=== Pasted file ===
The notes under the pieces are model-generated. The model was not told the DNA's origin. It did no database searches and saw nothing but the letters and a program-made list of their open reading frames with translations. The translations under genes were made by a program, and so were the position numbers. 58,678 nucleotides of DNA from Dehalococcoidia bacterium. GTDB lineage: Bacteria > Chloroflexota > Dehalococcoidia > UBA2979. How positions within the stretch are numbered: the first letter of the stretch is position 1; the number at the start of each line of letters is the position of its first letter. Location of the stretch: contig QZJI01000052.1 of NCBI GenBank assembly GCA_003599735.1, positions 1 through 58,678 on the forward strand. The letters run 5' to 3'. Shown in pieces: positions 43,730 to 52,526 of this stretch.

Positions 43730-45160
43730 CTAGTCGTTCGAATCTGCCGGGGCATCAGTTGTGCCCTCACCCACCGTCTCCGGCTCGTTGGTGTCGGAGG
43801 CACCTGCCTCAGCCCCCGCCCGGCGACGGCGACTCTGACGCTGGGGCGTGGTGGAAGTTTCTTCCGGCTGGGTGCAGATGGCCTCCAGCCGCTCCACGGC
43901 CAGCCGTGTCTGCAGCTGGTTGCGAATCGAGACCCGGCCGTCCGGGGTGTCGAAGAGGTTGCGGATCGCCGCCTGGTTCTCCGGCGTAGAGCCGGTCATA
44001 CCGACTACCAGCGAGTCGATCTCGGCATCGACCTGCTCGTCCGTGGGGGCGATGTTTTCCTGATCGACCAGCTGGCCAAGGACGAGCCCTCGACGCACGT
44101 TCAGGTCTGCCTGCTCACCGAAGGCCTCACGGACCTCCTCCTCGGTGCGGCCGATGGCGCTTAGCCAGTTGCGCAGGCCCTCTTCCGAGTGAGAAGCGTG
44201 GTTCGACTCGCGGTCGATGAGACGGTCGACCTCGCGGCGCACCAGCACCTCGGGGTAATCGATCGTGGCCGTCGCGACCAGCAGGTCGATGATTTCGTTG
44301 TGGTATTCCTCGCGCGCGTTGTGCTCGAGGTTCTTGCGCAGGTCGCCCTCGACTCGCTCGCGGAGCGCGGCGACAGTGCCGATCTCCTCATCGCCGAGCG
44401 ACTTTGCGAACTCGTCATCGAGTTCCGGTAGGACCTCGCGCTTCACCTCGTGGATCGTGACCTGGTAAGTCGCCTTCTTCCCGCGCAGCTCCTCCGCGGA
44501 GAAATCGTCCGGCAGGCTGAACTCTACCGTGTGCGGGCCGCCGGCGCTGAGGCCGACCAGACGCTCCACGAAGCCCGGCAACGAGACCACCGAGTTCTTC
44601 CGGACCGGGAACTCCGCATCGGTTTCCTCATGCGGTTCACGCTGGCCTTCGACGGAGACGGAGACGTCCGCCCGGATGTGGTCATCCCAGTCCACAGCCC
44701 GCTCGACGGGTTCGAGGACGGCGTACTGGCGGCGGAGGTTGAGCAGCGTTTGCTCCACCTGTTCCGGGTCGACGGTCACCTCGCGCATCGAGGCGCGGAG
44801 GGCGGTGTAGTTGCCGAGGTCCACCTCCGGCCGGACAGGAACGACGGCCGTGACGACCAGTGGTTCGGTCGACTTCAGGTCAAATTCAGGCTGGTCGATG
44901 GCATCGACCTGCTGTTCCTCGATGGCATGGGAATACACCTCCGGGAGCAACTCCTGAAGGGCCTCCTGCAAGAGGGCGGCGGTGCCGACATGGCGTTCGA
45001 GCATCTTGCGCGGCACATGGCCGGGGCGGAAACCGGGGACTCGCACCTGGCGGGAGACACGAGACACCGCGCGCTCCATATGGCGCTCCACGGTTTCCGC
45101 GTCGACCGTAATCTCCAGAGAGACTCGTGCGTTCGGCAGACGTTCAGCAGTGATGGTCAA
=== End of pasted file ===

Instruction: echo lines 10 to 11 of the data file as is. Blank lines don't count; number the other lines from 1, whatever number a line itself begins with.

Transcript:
44401 ACTTTGCGAACTCGTCATCGAGTTCCGGTAGGACCTCGCGCTTCACCTCGTGGATCGTGACCTGGTAAGTCGCCTTCTTCCCGCGCAGCTCCTCCGCGGA
44501 GAAATCGTCCGGCAGGCTGAACTCTACCGTGTGCGGGCCGCCGGCGCTGAGGCCGACCAGACGCTCCACGAAGCCCGGCAACGAGACCACCGAGTTCTTC